Histoire d’enseignes. A story about signs (1)

Histoire d’enseignes. A story about signs (1)

We have been home for a week. We brought back a lot of pictures, Christmas gifts, memories, and two stubborn colds. New Year’s Eve was a blur, as we unpacked, filled the fridge, picked up Hailey Le Dog and Felix Le Cat at their respective hotels, and found the time to go look for Junior’s new furry friend, Hammy Le Hamster (a promise is a promise, after all). We toasted the New Year with dear friends, barely standing, and finally collapsed early on 1.1.11—  Ouf! Phew!
This week, friends, students, and acquaintances have asked me about Le Blog. I did not realize Les Aventures des Savoye à Paris had such a following. This made me très happy. My readers asked if Le Blog would continue now that we are back in the Pacific Northwest. I replied: “Pourquoi pas?”– Not only do I still have pictures from the trip I would like to share, but I also have great plans for Le Blog (details to follow). And, really, quel kick this has been!
Where to start? I know… I am going to talk about something fun I did while in Paris during the Holidays. Thanks to the new supersonic camera Le Husband gave me as a Christmas gift (I swear it’s practically impossible to miss a picture with this fabulous little thing), I have had the best time taking pictures of… signs. “Signs?”, you ask. Yes, signs. I love all signs in Paris. Enamel street signs, first of all. You know the ones. If Sleeping Beauty woke up in the middle of the Champs Elysées one day, she would only have to look at the nearest  blue sign, and voilà, she would instantly know where she was. How perfect are Parisian street signs? Not only do they look good, but they also tell you right away what Arrondissement (district) of Paris you are in (Left Bank, Right Bank). That’s not all. Street signs are usually named after a famous person, or event. As soon as you read them, you are literally transported back in time, and, if you are like Moi, your imagination starts wandering… Case in point…

Colette, French novelist, Gigi (le Musical), Chéri (le novel)…
What are the names most commonly found on French street signs? I am tempted to answer “République” or “Charles de Gaulle“– even though this is just based on personal observation, not on official statistics. I am pretty certain that e.v.e.r.y. French village/town/city has at least one rue (street), avenue, place (square) named after the glorious French Republic (born after the Revolution in 1789), or after the famous French statesman and war hero.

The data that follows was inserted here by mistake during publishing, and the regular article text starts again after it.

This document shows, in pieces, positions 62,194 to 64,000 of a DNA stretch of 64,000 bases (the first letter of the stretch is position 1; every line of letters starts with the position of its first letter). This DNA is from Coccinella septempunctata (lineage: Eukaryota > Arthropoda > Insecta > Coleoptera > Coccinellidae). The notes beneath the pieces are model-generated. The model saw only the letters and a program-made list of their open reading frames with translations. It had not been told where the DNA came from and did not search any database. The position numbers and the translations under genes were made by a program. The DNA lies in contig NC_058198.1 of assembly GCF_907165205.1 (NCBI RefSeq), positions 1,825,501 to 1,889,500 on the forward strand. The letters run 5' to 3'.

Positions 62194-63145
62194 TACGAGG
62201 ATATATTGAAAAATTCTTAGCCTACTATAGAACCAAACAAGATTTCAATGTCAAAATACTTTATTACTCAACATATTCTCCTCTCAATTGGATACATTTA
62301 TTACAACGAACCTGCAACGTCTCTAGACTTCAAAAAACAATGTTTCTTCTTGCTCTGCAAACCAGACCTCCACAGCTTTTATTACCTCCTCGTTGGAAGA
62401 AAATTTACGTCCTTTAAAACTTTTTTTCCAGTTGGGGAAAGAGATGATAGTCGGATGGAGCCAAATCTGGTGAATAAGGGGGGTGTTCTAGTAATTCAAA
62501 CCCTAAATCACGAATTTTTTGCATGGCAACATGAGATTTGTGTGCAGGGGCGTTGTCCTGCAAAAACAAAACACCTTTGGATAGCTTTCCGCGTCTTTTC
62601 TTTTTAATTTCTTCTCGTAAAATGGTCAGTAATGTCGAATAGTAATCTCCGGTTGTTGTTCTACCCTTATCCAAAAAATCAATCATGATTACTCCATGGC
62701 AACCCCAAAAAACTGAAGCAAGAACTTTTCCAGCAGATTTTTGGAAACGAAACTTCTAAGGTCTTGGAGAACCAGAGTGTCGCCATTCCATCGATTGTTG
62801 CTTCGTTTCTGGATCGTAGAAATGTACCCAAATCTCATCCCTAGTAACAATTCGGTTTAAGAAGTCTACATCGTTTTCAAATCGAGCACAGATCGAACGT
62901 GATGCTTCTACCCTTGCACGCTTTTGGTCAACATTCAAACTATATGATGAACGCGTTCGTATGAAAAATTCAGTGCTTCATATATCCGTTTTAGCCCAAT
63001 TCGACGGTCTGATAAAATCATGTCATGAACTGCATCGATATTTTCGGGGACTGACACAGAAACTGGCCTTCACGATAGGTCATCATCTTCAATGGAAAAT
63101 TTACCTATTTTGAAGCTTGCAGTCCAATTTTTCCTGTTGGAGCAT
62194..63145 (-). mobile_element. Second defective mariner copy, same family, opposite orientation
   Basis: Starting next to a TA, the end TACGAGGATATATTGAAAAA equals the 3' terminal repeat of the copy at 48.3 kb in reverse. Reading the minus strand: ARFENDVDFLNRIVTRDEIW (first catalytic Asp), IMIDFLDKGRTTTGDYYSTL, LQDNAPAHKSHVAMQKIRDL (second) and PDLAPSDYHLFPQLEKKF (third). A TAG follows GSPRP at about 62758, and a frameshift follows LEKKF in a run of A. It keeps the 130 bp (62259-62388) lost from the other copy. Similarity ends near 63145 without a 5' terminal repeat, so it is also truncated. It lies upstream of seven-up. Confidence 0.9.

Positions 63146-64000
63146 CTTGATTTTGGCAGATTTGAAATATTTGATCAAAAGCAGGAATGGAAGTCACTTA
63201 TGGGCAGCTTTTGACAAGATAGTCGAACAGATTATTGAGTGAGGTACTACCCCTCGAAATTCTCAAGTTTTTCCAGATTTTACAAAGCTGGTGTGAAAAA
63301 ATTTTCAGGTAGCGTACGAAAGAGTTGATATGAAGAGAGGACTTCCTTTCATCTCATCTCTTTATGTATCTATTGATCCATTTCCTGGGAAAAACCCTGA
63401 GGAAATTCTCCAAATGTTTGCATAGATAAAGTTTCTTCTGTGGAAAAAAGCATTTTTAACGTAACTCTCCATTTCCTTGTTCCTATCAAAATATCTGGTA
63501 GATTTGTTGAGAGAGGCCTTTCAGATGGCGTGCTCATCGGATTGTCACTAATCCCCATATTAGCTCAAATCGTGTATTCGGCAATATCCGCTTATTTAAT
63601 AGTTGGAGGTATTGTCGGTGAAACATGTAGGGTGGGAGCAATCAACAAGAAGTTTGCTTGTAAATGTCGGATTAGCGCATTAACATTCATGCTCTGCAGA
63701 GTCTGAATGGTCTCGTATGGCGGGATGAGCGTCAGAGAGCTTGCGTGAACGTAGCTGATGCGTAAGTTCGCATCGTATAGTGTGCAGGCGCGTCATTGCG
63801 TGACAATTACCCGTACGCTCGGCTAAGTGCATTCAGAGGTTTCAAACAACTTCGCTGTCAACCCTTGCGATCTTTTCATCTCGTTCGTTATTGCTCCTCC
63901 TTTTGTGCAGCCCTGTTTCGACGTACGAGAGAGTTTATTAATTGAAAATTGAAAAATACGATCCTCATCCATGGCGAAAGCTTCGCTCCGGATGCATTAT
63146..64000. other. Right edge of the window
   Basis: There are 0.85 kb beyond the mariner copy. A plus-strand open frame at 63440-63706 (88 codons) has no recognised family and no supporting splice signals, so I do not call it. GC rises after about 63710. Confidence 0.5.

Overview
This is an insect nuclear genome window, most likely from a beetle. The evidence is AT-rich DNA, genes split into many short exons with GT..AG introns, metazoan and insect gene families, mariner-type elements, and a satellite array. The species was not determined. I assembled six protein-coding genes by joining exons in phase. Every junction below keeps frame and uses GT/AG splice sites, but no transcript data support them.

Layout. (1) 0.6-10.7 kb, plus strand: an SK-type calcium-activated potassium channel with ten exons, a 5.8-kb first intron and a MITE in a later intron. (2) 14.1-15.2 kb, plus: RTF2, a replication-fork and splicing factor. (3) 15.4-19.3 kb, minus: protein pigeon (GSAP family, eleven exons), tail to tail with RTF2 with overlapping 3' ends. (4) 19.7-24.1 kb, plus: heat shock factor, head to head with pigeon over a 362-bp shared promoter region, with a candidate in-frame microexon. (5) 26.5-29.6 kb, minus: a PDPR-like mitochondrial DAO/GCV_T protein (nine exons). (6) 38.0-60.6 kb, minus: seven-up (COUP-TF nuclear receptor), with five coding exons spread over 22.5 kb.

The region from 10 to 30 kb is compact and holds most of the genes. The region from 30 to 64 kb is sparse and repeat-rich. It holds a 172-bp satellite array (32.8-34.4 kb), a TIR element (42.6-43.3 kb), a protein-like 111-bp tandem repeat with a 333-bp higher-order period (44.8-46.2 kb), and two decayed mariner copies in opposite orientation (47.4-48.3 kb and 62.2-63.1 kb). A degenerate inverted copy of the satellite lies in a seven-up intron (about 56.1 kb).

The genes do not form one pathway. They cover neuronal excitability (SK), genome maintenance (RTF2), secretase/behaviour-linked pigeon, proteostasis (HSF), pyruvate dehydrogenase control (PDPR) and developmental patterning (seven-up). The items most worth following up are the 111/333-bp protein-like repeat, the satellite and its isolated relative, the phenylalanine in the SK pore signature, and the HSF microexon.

Before you start imagining this French girl walking around Paris taking pictures of blue street signs, I must add that I am interested in many other signs, like, par exemple, restaurant signs.

“At the Three Little Pigs” — How cute is that? 

“The White Wolf” sits immediately across from
 “The Three Little Pigs” 

A great name for a restaurant. This refers to simple, unceremonious meal such as pot-luck meals
If, like Moi, you like signs, a great place to visit while in Paris is the fabulous (and free!) Musée Carnavalet. This is a favorite of mine, and it is dedicated to the history of Paris and the French revolution. The building itself is, quite simply, gorgeous. Built in the 16th century, the Hotel Carnavalet was a private residence (some people have all the luck!) until it was turned into a museum in 1880. 

Musée Carnavalet located in the heart of
Le Marais neighborhood
A popular display at le Carnavalet is a model of La Guillotine. Invented by Dr. Guillotin, the machine was put to good use after the French Revolution and remained the main method of execution in France until the death penalty was abolished in 1981!

La Guillotine… in action!
My favorite part of the museum is very different and somewhat light-hearted. I give you: “La Salle des Enseignes“, the room of signs! A dream for sign lovers. Old signs, some dating back to Medieval Paris, boutique signs, office signs, advertising signs. Heaven, quoi!

Carnavalet – Salles des Enseignes



A funny thing happened as I was taking pictures of signs all over Paris. I started seeing black cats. I had one waiting at home, you see, Felix Le Cat. After a few days, it seemed that Felix was tagging along on the trip, popping up on street corners, in the most unexpected places… So I started collecting shots of black cats, just because…



A suivre… To be continued here.

2 Responses to Histoire d’enseignes. A story about signs (1)

Leave a reply